193. Memorandum From the Director of the Arms Control and Disarmament Agency (Foster) to President Johnson1


  • Offer to Put U.S. Peaceful Nuclear Facilities under IAEA Safeguards (C)

In the course of our intensive consultations during the last few weeks, many of the non-nuclear-weapon countries, including many of our important NATO allies, have expressed concern that the proposed safeguards requirements in our draft non-proliferation treaty might hinder their peaceful nuclear programs and leave them vulnerable to industrial espionage. It might help to overcome these objections if the United States were to invite the International Atomic Energy Agency to apply its safeguards on a broad scale to U.S. peaceful nuclear facilities. The justification for the exclusion of any U.S. facilities from the IAEA safeguards offer would be only on military or security grounds and not for any commercial reasons. Such an offer would be made to apply at such a time as mandatory safeguards as specified in the non-proliferation treaty are applied to non-nuclear-weapon states.

I recommend that you approve a statement to this effect to be made at such time as would best help to achieve a satisfactory safeguards article in the treaty. The Secretary of State, the Secretary of Defense, and the Chairman of the Atomic Energy Commission concur in this recommendation.

This concept has been discussed by the Atomic Energy Commission with representatives of the major U.S. industrial and utility concerns involved in the peaceful uses of nuclear energy. Many of these representatives think it is quite a good thing to do in order to achieve an effective worldwide safeguards system, although some of them point out that there will be problems in implementation of the offer which will have to be worked out in the course of negotiating the necessary arrangements with the International Atomic Energy Agency. These arrangements will not only advance our national interest in achieving safeguards, but will promote industrial interests by establishing conditions which favor the widest possible export of nuclear materials and equipment under safeguards.

It is our intention in making this offer to rely upon the voluntary cooperation of the U.S. nuclear industry in implementing it, and our consultations [Page 472] have given us confidence that this cooperation will be forthcoming. However, if it becomes necessary in a few instances to rely on the Commission’s regulatory powers to require the participation in the inspection system by specific companies, the Attorney General would have to determine whether the Commission’s current authority extends to requiring a licensee to open his facilities to inspection by an organization other than the Commission or other U.S. agencies. If not, some clarifying legislation might be necessary to ensure enforcement in the unlikely event that the Commission’s authority in this field were challenged.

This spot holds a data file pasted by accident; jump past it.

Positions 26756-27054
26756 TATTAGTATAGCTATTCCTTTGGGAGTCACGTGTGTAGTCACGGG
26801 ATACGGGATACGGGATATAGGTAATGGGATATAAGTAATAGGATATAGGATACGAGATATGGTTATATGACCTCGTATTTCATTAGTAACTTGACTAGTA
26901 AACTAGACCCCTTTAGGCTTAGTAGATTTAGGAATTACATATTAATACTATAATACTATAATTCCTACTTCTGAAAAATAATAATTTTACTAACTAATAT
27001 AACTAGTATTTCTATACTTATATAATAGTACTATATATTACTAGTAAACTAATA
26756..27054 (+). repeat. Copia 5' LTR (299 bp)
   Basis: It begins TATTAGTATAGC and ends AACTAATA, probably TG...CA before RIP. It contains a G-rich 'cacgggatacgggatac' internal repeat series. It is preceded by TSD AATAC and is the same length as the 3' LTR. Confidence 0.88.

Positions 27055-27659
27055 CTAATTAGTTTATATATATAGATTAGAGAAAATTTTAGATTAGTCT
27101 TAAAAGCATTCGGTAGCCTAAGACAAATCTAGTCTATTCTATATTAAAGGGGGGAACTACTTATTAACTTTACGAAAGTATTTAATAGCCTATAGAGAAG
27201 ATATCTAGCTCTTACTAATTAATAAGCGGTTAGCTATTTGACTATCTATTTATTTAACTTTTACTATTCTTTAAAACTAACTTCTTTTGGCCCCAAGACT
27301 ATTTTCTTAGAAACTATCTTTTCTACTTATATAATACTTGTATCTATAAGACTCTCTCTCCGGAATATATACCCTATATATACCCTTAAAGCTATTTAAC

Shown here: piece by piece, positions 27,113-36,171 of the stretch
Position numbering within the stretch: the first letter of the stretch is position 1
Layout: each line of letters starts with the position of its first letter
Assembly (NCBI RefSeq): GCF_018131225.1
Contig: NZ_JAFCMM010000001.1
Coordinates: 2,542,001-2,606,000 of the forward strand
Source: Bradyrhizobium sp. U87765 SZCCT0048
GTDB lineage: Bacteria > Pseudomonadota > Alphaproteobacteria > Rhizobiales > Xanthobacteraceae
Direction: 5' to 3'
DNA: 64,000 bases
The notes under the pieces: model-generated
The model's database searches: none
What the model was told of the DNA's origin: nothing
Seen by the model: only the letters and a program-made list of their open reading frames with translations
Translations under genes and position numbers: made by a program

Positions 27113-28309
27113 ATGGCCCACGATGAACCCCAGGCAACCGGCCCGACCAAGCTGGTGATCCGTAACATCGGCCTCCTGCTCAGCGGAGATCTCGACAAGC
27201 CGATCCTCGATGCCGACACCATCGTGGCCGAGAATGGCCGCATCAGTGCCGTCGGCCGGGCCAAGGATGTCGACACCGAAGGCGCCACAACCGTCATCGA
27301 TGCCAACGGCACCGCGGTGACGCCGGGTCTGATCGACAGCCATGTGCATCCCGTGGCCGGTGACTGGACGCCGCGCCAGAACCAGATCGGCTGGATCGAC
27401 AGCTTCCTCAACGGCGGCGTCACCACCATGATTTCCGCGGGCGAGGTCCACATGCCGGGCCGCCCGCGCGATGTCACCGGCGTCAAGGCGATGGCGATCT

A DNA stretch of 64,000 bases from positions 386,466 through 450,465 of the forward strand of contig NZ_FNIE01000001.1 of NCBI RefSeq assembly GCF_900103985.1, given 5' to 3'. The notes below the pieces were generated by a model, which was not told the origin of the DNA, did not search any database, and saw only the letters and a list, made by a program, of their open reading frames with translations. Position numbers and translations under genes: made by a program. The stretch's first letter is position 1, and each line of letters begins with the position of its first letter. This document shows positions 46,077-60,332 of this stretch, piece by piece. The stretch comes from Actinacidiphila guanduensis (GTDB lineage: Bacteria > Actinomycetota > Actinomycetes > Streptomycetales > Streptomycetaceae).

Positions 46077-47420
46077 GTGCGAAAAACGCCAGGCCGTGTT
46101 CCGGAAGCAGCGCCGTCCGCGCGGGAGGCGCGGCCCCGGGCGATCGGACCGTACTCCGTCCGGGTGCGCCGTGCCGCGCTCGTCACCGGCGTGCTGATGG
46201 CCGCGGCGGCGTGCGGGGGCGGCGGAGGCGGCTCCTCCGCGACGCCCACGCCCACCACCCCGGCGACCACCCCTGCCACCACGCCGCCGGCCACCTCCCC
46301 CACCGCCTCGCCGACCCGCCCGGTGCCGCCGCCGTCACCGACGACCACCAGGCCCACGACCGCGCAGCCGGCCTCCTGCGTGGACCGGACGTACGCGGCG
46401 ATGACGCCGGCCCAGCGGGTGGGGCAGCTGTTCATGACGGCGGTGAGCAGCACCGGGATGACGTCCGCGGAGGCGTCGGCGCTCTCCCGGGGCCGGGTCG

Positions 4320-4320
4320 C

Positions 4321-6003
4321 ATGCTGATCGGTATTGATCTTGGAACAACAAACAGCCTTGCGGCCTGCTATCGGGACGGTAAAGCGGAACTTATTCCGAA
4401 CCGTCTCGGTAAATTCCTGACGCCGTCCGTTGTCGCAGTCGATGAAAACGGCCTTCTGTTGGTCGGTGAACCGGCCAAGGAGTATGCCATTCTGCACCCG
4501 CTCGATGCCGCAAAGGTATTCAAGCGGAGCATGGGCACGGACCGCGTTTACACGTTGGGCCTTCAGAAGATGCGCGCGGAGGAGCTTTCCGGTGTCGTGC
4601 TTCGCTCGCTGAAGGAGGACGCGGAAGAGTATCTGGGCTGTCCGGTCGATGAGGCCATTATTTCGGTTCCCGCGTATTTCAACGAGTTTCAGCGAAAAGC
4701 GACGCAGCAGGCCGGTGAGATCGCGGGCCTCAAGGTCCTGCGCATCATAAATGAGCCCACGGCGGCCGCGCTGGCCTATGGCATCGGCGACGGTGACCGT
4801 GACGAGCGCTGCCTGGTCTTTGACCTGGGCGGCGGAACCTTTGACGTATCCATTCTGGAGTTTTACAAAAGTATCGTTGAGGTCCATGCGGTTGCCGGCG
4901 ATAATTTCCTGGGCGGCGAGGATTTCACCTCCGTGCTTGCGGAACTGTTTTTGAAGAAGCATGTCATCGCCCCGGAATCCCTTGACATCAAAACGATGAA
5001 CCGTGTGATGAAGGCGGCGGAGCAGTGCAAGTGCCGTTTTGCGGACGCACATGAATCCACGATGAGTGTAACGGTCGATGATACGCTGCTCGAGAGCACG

The British have indicated privately to us that if the United States were to make such an offer, the United Kingdom would do likewise.

The proposed offer has been discussed with Senator Pastore and Representative Holifield of the Joint Committee on Atomic Energy, who concur. Senator Gore, Chairman of the Disarmament Subcommittee of the Senate Committee on Foreign Relations, indicated general agreement. Senator Hickenlooper expressed interest but did not commit himself; in my judgment, he will support the idea because of his past support for IAEA safeguards, because what we are planning appears reasonable under the circumstances, and because it would not adversely affect industrial uses of atomic energy. Senators Mansfield and Dirksen were both noncommittal, but I think they will rely on the views of Senators Pastore and Hickenlooper, respectively.

William C. Foster 2
  1. Source: Washington National Records Center, RG 330, OASD/ISA Files: FRC 71 A 4546, 388.3, March-May, 1967. Confidential. A stamped notation on the source text reads: “Mr. Barber has seen.”
  2. Printed from a copy that indicates Foster signed the original.